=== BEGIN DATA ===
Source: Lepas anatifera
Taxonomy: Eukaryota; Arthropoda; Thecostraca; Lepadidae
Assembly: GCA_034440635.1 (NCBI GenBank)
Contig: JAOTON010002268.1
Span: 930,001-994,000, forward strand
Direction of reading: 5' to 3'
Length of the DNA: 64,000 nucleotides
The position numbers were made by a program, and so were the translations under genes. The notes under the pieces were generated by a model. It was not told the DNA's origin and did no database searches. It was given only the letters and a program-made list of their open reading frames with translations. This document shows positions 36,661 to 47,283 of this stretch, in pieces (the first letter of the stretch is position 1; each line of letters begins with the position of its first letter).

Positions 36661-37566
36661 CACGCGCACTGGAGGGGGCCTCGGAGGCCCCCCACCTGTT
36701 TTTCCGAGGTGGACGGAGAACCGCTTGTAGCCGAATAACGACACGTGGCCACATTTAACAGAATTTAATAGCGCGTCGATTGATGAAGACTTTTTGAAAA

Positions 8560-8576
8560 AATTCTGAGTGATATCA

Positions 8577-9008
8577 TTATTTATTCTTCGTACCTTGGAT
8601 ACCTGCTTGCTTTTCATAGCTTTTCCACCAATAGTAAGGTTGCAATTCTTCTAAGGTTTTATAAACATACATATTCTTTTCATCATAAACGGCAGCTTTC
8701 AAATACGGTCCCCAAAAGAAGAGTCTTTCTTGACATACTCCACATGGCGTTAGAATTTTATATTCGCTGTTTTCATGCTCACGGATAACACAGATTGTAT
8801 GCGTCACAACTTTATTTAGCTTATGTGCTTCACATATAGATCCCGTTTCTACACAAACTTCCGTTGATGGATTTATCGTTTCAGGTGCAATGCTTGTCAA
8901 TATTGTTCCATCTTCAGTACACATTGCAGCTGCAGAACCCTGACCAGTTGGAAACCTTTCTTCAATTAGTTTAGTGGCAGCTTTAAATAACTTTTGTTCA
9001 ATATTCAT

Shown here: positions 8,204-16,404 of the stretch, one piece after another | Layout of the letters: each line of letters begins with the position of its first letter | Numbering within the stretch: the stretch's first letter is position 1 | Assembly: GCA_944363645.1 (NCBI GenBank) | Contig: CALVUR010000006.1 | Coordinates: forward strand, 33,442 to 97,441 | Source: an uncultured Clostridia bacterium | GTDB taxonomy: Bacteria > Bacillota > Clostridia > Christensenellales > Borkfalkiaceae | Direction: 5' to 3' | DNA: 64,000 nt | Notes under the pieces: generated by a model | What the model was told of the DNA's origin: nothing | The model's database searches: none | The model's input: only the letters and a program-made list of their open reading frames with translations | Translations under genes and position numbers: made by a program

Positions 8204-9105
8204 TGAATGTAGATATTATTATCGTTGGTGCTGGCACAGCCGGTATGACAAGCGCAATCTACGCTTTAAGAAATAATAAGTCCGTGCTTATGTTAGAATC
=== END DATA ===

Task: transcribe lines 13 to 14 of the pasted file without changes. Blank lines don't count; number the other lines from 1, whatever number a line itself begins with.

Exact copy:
8560 AATTCTGAGTGATATCA

Positions 8577-9008